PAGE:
No one does football quite like Texas.
Story by Evani Shah
From boots to burnt orange, game day at Darrell K. Royal stadium is iconic. Texas football traditions like singing the “Eyes of Texas” and figures like Bevo seem natural to University of Texas at Austin students. Other universities, however, have branded their own traditions that Longhorn fans might find a little out-of-the-ordinary.
The Ohio State University
Every school has its halftime routines, but Ohio State’s marching band doesn’t assemble in just any order. The band carefully spells out “Ohio” in cursive letters across the entire field. While many universities spell their home states across the field, this is the only one that does so in fancy lettering.
While Texas has Baby Bevo as its good luck charm, Clemson worships a rock. Yes, you read it correctly, a rock. Prior to each game, the players gather around this emblem, called “Howard’s Rock” to rub it for good luck right before heading to the field.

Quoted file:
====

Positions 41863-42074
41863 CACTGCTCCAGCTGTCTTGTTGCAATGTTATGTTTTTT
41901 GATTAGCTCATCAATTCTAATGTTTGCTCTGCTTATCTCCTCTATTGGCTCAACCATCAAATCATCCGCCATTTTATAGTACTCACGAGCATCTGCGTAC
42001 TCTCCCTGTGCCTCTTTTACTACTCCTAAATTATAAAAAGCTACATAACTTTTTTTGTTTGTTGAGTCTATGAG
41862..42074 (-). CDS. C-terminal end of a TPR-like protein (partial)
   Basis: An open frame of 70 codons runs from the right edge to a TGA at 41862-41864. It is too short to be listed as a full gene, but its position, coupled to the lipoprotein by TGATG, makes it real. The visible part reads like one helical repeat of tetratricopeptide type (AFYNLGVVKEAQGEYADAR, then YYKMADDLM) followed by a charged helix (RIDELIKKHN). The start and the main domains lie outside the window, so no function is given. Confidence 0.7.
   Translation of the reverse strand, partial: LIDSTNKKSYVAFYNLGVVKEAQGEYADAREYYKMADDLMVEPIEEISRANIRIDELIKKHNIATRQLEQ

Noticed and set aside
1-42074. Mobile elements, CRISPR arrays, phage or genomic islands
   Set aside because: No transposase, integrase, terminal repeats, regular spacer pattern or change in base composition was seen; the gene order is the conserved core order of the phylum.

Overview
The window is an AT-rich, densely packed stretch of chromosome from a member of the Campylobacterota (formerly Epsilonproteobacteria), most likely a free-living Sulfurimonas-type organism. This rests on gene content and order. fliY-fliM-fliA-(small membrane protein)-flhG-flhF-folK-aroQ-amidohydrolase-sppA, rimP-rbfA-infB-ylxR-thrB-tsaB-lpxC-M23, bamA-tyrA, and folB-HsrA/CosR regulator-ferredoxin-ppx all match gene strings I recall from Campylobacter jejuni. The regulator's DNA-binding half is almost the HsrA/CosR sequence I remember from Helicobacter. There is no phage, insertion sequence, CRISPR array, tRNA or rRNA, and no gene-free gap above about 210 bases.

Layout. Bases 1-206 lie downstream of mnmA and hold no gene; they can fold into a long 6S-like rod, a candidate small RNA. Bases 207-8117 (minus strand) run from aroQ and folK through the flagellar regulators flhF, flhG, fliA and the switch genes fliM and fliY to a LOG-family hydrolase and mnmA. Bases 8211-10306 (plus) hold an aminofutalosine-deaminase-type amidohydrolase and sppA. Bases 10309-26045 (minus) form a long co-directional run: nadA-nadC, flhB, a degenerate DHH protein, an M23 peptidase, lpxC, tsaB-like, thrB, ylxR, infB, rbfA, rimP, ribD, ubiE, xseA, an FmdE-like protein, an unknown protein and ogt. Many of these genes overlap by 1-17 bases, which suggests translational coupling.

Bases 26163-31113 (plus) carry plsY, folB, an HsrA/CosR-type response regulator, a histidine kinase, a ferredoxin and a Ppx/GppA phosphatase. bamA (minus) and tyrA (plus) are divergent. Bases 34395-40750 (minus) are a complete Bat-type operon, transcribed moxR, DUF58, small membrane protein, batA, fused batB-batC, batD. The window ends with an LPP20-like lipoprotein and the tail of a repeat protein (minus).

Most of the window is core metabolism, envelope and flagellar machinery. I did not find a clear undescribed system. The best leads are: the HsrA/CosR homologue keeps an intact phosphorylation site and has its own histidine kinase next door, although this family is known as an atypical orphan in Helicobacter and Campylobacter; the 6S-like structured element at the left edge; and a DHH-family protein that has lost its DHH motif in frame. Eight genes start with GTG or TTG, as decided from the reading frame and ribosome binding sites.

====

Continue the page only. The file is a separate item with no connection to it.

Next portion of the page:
University of Florida
College hand symbols are notorious nation-wide. For Texas, it’s the classic “hook-em” hand sign that resembles a “rock-on.” At the University of Florida, the hand symbol is actually an entire arm symbol: the Gator Chomp. Fans in the stands use this two-arm mime of an alligator chomp to rile up the crowd.
The Pennsylvania State University
Unlike the UT students in boots and denim get-ups, Penn State students dress casually for their game days. With T-shirts and shorts as outfit staples, fans have to accessorize to show off their sense of fashion.
University of Mississippi
The significance of tailgates at college football games is hard to ignore. At Ole Miss, students and other tailgaters lounge and party out in The Grove, ranked the top tailgating spot by Sports Illustrated.
Scottsdale Community College
A mascot is one of the most recognizable elements of any school. Texas fans worship Baby Bevo, but what about rooting for an artichoke? Scottsdale Community College students cheer on Artie the Artichoke and commonly reference the players as the “chokes,” which doesn’t seem like an ideal nickname for a sports team playing under pressure.